Date: Mar 13, 2013 1:33 PM
Author: mueckenh@rz.fh-augsburg.de
Subject: Re: Matheology § 222 Back to the roots

On 13 Mrz., 17:59, William Hughes <wpihug...@gmail.com> wrote:
> On Mar 13, 5:37 pm, WM <mueck...@rz.fh-augsburg.de> wrote:
>

> > On 13 Mrz., 13:19, William Hughes <wpihug...@gmail.com> wrote:
>
> <snip>
>

> > > If you wish to contest this, use my words not
> > > yours  (e.g.  I have never said "The list contains more
> > > numbers than fit into a single line",  I have said
> > > "There is no line in the list which contains every
> > > number in the list".)

>
> > Correct. The list has more numbers than a single line has. Since every
> > number that is in the list, must be in at least one line, this implies
> > that the numbers are in more than one line.

>
> To be precise, a set of lines, say K, that contains all the numbers
> contains at least two lines.


In actual infinity, this is not avoidable.
We note: At least two lines belong to the set that contains all
numbers. We call these lines necessary lines.
So the set of necessary lines is not empty.

>  However, this does *not* imply that
> there are two numbers that are not in a single line.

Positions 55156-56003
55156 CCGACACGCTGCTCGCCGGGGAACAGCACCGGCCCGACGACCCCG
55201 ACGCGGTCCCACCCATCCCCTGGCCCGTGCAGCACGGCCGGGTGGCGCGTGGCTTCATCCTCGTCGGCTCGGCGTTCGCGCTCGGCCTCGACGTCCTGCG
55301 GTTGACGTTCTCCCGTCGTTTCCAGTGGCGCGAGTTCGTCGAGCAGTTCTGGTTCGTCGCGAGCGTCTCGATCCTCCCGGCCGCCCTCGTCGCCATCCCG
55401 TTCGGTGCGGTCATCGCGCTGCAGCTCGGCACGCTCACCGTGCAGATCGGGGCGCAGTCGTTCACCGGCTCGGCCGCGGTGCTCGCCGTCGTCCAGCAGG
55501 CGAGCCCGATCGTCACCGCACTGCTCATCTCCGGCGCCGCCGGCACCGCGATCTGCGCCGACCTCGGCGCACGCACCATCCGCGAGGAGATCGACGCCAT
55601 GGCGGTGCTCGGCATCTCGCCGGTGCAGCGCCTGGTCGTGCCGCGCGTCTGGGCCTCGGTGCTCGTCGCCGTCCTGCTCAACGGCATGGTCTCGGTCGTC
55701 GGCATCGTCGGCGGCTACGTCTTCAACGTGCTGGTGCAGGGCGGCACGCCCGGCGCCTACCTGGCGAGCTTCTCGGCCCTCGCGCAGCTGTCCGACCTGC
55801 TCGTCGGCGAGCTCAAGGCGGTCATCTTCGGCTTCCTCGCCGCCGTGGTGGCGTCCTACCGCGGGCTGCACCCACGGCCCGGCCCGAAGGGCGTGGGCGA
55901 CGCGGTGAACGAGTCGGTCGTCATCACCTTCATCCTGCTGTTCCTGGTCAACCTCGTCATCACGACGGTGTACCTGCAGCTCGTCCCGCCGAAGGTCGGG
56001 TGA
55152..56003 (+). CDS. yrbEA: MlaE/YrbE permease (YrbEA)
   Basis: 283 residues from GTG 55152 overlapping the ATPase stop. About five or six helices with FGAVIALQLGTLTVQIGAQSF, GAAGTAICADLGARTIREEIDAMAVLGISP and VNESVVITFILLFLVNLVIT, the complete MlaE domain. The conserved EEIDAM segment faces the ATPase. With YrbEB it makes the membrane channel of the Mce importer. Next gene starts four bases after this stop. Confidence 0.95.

Why then should two lines be necessary?
One being the substitute in case the other falls ill?

> Nor does it imply that there is a necessary line in K.

If there is not one necessary line, then there are two or more
required.
Proof: If you remove all lines from the list, then there remains no
line and no number.

> Note that a sufficient set does not imply a necessary line
> even in potential infinity.  There is no line that is needed
> to make L have an unfindable last line.


So you believe that there can remain all numbers in the list after
removing all lines? That is a remarkable claim. I would not accept it
in mathematics.

Note in actual infinity it makes sense to talk about all lines and to
remove all lines.

Regards, WM